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Environ Res. 2016 Aug;149:247-258. doi: 10.1016/j.envres.2015.11.032. Epub 2015 Dec 7.

Genetic polymorphisms are associated with hair, blood, and urine mercury levels in the American Dental Association (ADA) study participants.

Author information

1
Faculty of Agricultural and Environmental Sciences, McGill University, Montreal, Quebec, Canada. Electronic address: rp.parajuli@mcgill.ca.
2
Department of Environmental Health Sciences, Unisiversity of Michigan School of Public Health, Ann Arbor, MI, USA. Electronic address: gaydojac@umich.edu.
3
American Dental Association, Chicago, IL, USA. Electronic address: chouh@ada.org.
4
American Dental Association, Chicago, IL, USA. Electronic address: gruningers@ada.org.
5
Department of Environmental Health Sciences, Unisiversity of Michigan School of Public Health, Ann Arbor, MI, USA; Department of Nutritional Sciences, University of Michigan School of Public Health, Ann Arbor, MI, USA. Electronic address: ddolinoy@umich.edu.
6
Department of Environmental Health Sciences, Unisiversity of Michigan School of Public Health, Ann Arbor, MI, USA. Electronic address: afranz@umich.edu.
7
Faculty of Agricultural and Environmental Sciences, McGill University, Montreal, Quebec, Canada; Department of Environmental Health Sciences, Unisiversity of Michigan School of Public Health, Ann Arbor, MI, USA. Electronic address: niladri.basu@mcgill.ca.

Abstract

BACKGROUND/AIMS:

Mercury (Hg) is a potent toxicant of concern to the general public. Recent studies suggest that several genes that mediate Hg metabolism are polymorphic. We hypothesize that single nucleotide polymorphisms (SNPs) in such genes may underline inter-individual differences in exposure biomarker concentrations.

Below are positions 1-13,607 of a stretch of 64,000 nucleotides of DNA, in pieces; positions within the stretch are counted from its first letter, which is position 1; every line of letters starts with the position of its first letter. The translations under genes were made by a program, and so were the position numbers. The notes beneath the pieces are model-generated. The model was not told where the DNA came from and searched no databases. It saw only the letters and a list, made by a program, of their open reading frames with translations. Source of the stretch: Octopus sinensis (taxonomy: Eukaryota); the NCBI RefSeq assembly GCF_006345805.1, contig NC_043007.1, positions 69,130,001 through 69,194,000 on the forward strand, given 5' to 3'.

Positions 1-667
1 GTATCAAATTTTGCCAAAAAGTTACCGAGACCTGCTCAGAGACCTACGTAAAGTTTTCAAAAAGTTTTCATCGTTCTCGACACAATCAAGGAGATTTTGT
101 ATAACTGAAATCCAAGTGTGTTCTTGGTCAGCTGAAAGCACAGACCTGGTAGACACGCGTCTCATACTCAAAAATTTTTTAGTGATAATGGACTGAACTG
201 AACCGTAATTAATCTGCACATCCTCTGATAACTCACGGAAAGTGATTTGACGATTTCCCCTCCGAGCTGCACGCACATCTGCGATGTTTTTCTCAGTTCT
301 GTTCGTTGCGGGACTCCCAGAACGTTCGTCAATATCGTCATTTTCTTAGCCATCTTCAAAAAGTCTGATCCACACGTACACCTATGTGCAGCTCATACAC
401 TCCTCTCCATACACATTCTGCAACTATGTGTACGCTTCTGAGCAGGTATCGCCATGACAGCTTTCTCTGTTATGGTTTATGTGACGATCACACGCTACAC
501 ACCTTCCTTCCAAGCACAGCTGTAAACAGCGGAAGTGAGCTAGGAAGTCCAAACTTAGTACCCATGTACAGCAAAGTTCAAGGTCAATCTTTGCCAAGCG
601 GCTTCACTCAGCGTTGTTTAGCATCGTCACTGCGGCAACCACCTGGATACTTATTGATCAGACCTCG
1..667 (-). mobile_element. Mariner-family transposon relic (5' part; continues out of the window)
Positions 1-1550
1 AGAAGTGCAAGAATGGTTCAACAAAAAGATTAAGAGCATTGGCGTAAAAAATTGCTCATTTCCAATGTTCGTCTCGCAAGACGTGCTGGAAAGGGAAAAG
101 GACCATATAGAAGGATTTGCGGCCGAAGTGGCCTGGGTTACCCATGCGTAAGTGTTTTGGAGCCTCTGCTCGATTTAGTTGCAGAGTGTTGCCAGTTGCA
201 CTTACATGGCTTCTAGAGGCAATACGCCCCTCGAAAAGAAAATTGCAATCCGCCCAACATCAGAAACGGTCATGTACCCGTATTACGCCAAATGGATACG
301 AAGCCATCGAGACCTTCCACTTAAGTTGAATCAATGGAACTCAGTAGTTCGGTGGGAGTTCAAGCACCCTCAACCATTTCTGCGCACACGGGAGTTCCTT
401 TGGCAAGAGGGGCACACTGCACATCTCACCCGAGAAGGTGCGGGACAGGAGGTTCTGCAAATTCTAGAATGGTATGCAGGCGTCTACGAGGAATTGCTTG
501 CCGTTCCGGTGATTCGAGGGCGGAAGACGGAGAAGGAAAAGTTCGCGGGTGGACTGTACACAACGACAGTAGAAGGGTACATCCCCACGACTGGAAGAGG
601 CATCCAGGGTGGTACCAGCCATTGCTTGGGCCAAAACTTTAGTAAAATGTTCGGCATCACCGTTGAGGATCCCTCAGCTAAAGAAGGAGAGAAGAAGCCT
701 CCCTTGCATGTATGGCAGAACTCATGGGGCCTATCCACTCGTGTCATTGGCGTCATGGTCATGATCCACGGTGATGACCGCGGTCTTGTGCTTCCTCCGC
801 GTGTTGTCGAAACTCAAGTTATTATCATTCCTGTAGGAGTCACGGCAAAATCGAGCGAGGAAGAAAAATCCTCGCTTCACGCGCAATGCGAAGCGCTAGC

METHODS:

Dental professionals were recruited during the American Dental Association (ADA) 2012 Annual Meeting. Samples of hair, blood, and urine were collected for quantifying Hg levels and genotyping (88 SNPs in classes relevant to Hg toxicokinetics including glutathione metabolism, selenoproteins, metallothioneins, and xenobiotic transporters). Questionnaires were administrated to obtain information on demographics and sources of Hg exposure (e.g., fish consumption and use of dental amalgam). Here, we report results for 380 participants with complete genotype and Hg biomarker datasets. ANOVA and linear regressions were used for statistical analysis.

RESULTS:

Mean (geometric) Hg levels in hair (hHg), blood (bHg), urine (uHg), and the average estimated Hg intake from fish were 0.62µg/g, 3.75µg/L, 1.32µg/L, and 0.12µg/kg body weight/day, respectively. Out of 88 SNPs successfully genotyped, Hg biomarker levels differed by genotype for 25 SNPs, one of which remained significant following Bonferroni correction in ANOVA. When the associations between sources of Hg exposure and SNPs were analyzed with respect to Hg biomarker concentrations, 38 SNPs had significant main effects and/or gene-Hg exposure source interactions. Twenty-five, 23, and four SNPs showed significant main effects and/or interactions for hHg, bHg, and uHg levels, respectively (p<0.05), and six SNPs (in GCLC, MT1M, MT4, ATP7B, and BDNF) remained significant following Bonferroni correction.

CONCLUSION:

The findings suggest that polymorphisms in environmentally-responsive genes can influence Hg biomarker levels. Hence, consideration of such gene-environment factors may improve the ability to assess the health risks of Hg more precisely.

KEYWORDS:

Biomarker; Blood; Dental professionals; Exposure assessment; Fish consumption; Genetics; Gene–environment interaction; Hair; Mercury; Methylmercury; Single nucleotide polymorphisms (SNPs); Urine

PMID:
26673400
PMCID:
PMC4897752
DOI:
10.1016/j.envres.2015.11.032
[Indexed for MEDLINE]
Free PMC Article

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